Interstellar Cuisine: One company’s mission to grow meat on the International Space Station – SCREENSHOT Media

Interstellar Cuisine: One company’s mission to grow meat on the International Space Station

By Monica Athnasious

Apr 25, 2022

Reading Time: < 1 minute

With climate change continuing its ferocious impact on the planet, a number of new tech solutions have been brought to the table—literally. Food has been at the forefront of the conversation surrounding new sustainable technologies to curb the environmental crisis, with animal agriculture specifically needing such vital transformation. And we’ve seen this in the skyrocketing of billionaire-baked fungi fake meats as well as in the incredible rise of everything ‘lab-grown’—with the most notable concoctions being lab-grown coffee and lion meat. Yes, you read that right, lion meat.

Now, as if it couldn’t get any stranger, meat-growing labs are headed for space. Though we have seen the experimentative use of space for the development of food and drink before—take the ageing of wine among the stars and the successful growth of many plants—a new test is piloting the growth of meat cells off-planet.

As of last week, tests began to trial the experiment cooked up by Aleph Farms, an Israeli company specialising in the germination of meat from cells, the BBC reports. The food tech company, backed by Leonardo DiCaprio, partnered with SpaceX to send the first all-private team mission—made up of Larry Connor, Eytan Stibbe, Mark Pathy and accompanied by former astronaut Michael Lopez-Alegria—to the International Space Station (ISS) with some animal cells, and all the tech wizardry needed to make it grow. According to the BBC, the team set off on 8 April and were due back yesterday, 24 April. Upon return the cells will be deeply analysed.

So, why grow meat in space when you can grow it just as easily (or undoubtedly in more abundance) on Earth? Well, the aim by Aleph Farms is to increase the length of travel for visiting astronauts that may face  nutrient limiting conditions as well as cultivate a better understanding of muscle tissue formation. The cultured meat startup stated the following, as reported by The Daily Express:

“Prolonged exploration in space, such as getting to Mars, is limited by the ability to provide quality nutrition to astronauts. Aleph Farms is developing a technological platform for the production of cultivated beef steaks in a process that consumes a significantly smaller portion of the resources needed to raise an entire animal for meat.”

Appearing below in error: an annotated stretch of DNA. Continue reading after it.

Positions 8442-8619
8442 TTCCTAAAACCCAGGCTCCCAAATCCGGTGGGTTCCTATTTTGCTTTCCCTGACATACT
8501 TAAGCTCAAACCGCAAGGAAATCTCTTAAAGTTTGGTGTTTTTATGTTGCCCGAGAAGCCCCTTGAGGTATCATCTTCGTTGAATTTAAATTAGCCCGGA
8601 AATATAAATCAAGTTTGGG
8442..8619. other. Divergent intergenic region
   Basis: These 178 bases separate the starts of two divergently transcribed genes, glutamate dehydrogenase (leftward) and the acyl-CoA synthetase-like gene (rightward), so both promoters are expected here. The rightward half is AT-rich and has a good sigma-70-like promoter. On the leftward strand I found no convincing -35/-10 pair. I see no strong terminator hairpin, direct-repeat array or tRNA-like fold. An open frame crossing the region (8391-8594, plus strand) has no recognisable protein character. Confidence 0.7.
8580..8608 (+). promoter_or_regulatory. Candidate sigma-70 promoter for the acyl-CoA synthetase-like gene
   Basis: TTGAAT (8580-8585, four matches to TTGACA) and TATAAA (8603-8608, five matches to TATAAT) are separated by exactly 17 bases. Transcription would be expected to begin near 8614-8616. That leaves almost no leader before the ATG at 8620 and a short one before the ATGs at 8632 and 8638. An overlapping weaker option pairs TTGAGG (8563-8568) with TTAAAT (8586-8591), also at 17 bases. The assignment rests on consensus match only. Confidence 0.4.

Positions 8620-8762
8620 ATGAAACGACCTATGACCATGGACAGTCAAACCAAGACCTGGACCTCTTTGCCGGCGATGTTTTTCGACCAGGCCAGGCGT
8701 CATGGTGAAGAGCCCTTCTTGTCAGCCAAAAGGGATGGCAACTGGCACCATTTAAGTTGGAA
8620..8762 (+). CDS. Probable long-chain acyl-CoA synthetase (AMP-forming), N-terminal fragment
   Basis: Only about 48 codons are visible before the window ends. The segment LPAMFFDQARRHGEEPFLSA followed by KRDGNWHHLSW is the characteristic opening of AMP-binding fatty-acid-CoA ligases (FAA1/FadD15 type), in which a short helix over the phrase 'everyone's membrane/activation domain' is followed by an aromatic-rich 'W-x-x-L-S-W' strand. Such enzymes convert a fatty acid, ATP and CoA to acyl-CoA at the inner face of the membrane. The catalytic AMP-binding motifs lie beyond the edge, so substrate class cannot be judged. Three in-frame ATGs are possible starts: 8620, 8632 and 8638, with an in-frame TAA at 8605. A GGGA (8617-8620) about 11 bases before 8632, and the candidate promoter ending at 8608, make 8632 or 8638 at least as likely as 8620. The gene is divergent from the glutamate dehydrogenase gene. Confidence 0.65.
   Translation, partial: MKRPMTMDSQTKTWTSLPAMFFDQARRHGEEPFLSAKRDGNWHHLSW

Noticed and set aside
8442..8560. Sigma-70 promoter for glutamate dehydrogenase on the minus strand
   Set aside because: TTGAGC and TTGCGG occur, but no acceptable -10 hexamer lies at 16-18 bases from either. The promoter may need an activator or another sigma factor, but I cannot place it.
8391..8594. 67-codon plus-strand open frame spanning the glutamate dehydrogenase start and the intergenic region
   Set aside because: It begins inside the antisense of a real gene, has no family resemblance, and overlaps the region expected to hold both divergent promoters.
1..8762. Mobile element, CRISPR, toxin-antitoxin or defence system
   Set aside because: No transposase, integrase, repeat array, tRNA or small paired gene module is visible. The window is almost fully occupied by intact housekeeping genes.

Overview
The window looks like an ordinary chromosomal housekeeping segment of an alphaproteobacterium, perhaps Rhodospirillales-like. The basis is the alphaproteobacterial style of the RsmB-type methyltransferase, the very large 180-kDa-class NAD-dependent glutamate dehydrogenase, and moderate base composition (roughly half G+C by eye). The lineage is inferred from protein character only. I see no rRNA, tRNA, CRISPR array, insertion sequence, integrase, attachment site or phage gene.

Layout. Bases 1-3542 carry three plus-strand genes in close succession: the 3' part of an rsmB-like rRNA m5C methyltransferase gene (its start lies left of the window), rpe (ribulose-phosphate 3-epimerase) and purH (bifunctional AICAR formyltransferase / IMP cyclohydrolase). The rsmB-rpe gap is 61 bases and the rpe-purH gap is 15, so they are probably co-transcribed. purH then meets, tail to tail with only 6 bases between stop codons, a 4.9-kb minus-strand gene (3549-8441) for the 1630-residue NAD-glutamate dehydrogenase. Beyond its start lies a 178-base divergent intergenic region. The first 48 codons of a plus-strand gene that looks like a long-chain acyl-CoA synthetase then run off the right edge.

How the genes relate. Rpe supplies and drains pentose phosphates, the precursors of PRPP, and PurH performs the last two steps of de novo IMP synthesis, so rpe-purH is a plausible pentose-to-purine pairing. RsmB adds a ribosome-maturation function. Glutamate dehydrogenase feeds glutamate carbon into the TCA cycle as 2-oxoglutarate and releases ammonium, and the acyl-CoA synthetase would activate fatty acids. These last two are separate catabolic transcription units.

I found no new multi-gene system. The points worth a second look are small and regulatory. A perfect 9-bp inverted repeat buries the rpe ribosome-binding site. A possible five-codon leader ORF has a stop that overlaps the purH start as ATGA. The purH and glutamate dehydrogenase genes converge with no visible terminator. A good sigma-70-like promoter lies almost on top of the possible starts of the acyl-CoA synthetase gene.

The company also added that low-gravity conditions would aid in developing “a complete process of cultivated meat production for long-term space missions and build an efficient production process that reduces the environmental footprint on Earth.” The idea is, if it can crack growing meat in the harshest conditions possible, like space, then it would significantly cut environmental costs for its development here on Earth. But what’s the actual science behind it for the rest of us who have no idea how this works?

Well, Doctor Zvika Tamari, head of space research at Aleph Farms, divulged to The Daily Mail the process of cultivating meat from cells: “We start with bovine cells, grow them in bioreactors and then multiply and diversify the cellular mass. This then turns them into various cell types that exist in steak, which is muscle cells primarily, adipose or fat cells and collagen cells, which are very elastic. So we take the cells that we grow and make them into tissue that resembles the steak you eat regularly. And that is what we’re going to do on the ISS.”

Of course, while such groundbreaking methods are taking place, they are not without fault or cause for concern. It begs the question, is it really necessary? Though the startup has made some serious progress in its plans—take producing the world’s first 3D-bioprinted ribeye steak for example—it still faces major criticism. The BBC notes that the food tech organisation is yet to receive regulatory approval in Israel to actually serve up its lab-grown concoctions at restaurants—so, if we can’t even eat it on Earth yet, what’s the point of space meat?

The opinions are divided. On Aleph Farms’ side of the camp, there is an argument of prolonging space travel for astronauts, curbing the costly (figures vary) transportation of food to space and the psychological wellbeing of the astronauts to have ‘normal’ meals from home. However, David Humbird, a chemical engineer at Berkeley, disagreed on many areas of these benefits.

Humbird told the BBC that not only would sterility be an issue—contamination for a small community on Mars, let’s say, would be disastrous—but the pros outweigh the cons when it comes to transportation. “Those cells that are themselves grown on edible material are going to be sugar, amino acids, and water. And the caloric value of the cells that you make will always be less than that,” he stated.

“[In] the best case you could probably recover 25% of the calories and eat them as food. So the question is, why would you drag all those calories into space just to expend 75% of them?” he continued.

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